The ship is really where you set the tone for the whole trip. This is a great place to socialise and get to know the people with whom you will be spending the next few months. Build relationships, be friendly and the time will go quickly. Make use of the bar hours, attend special events, organise card games, movie nights etc. – just don’t hide in your cabin otherwise nobody will even know who you are by the time you get to Marion and everybody else would have already formed their own social clubs.
As I mentioned before, take your sea-sickness tablets. The first couple of days are the roughest and then most people are alright. The food on the ship is awesome so to ensure you don’t miss out, make sure you follow the dress etiquette, otherwise they will not serve you. During dinner, men need to be wearing a collared shirt (definitely not t-shirts) and closed shoes.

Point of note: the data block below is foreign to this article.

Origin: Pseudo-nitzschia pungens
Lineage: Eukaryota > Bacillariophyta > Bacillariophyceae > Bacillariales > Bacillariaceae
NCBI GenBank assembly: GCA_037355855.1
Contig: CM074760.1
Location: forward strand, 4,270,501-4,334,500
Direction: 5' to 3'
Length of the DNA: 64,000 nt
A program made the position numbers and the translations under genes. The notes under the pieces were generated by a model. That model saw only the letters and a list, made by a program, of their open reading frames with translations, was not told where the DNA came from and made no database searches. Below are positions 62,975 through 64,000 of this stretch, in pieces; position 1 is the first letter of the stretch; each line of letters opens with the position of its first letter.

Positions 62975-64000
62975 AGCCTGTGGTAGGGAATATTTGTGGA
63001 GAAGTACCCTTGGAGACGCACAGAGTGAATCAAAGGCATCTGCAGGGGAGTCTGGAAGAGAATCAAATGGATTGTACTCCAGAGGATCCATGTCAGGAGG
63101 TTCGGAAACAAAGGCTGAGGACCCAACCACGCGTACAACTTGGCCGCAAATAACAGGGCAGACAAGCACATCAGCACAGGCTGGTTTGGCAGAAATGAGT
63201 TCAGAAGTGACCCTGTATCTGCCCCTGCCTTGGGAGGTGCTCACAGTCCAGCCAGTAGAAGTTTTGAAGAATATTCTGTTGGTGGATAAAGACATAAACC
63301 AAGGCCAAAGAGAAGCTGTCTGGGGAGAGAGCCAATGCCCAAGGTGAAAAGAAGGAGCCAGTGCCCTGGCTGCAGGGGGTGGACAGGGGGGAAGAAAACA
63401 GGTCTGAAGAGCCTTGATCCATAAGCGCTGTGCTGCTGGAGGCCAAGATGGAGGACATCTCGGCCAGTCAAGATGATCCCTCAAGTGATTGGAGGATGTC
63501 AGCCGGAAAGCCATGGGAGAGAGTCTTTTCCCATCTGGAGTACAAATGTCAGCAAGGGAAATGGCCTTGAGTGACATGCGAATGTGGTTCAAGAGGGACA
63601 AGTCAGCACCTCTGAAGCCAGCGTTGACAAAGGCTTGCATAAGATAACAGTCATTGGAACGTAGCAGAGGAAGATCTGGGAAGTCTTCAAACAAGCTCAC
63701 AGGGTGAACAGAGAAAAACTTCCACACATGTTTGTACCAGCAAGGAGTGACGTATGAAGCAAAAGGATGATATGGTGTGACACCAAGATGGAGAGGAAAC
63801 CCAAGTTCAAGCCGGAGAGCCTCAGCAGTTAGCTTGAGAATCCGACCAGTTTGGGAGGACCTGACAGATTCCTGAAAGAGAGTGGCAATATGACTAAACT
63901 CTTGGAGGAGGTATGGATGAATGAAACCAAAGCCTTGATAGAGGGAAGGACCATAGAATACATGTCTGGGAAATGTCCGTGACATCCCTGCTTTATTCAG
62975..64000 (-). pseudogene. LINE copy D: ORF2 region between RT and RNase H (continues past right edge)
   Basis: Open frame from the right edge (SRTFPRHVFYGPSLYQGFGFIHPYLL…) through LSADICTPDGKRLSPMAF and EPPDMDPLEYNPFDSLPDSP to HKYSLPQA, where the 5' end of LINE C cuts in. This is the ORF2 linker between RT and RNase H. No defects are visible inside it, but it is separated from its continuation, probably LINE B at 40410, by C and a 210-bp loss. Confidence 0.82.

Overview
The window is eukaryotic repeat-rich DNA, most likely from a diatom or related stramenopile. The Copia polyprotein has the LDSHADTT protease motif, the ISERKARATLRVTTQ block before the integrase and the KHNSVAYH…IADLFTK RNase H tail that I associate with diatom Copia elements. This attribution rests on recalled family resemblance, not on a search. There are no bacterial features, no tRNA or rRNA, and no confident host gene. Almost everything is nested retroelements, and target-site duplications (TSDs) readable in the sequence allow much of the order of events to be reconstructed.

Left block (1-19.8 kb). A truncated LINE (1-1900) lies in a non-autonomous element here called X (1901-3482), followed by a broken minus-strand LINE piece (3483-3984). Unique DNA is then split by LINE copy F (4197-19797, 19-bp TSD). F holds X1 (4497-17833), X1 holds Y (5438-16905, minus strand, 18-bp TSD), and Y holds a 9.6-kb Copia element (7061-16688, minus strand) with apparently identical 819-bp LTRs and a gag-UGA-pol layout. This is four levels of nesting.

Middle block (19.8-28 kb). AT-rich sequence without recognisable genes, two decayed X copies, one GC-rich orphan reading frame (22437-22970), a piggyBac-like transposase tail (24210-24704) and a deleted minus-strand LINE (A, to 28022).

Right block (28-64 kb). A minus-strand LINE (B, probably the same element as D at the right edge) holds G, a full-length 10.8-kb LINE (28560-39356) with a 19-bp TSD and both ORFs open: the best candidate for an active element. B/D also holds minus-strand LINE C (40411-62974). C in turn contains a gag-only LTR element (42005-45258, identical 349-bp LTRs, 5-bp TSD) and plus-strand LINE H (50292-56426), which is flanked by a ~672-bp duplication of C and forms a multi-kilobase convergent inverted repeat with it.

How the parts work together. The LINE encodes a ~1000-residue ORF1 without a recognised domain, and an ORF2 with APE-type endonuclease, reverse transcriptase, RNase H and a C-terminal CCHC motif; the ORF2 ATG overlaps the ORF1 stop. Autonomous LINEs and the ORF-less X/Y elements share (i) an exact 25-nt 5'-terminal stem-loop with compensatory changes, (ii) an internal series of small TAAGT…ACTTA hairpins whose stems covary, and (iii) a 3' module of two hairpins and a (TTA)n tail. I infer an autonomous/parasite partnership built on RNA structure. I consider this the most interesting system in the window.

The packing checklist has been compiled with the sole purpose of ensuring this adventure you’re about to undertake is the best and most comfortable experience possible. It is not necessary for you to go out and purchase anything or everything on this list, it is possible get by on the island with only DEFF issued gear (but we can’t guarantee it will be as cosy).
This is going to be one of the most incredible years of your life. In this time you are going stretch your limits a lot further than you imagined, make lifelong friendships and most magical of all, bear witness to intricacies of the sub-Antarctic life-cycle. You’ll see Albatross chicks through to fledging, seal harems grow and dissipate, and snow-capped peaks melt into green and red. Enjoy every moment and don’t take it for granted because you will look back and miss it when it’s gone.
Wishing you all the best for the year ahead. Smash it!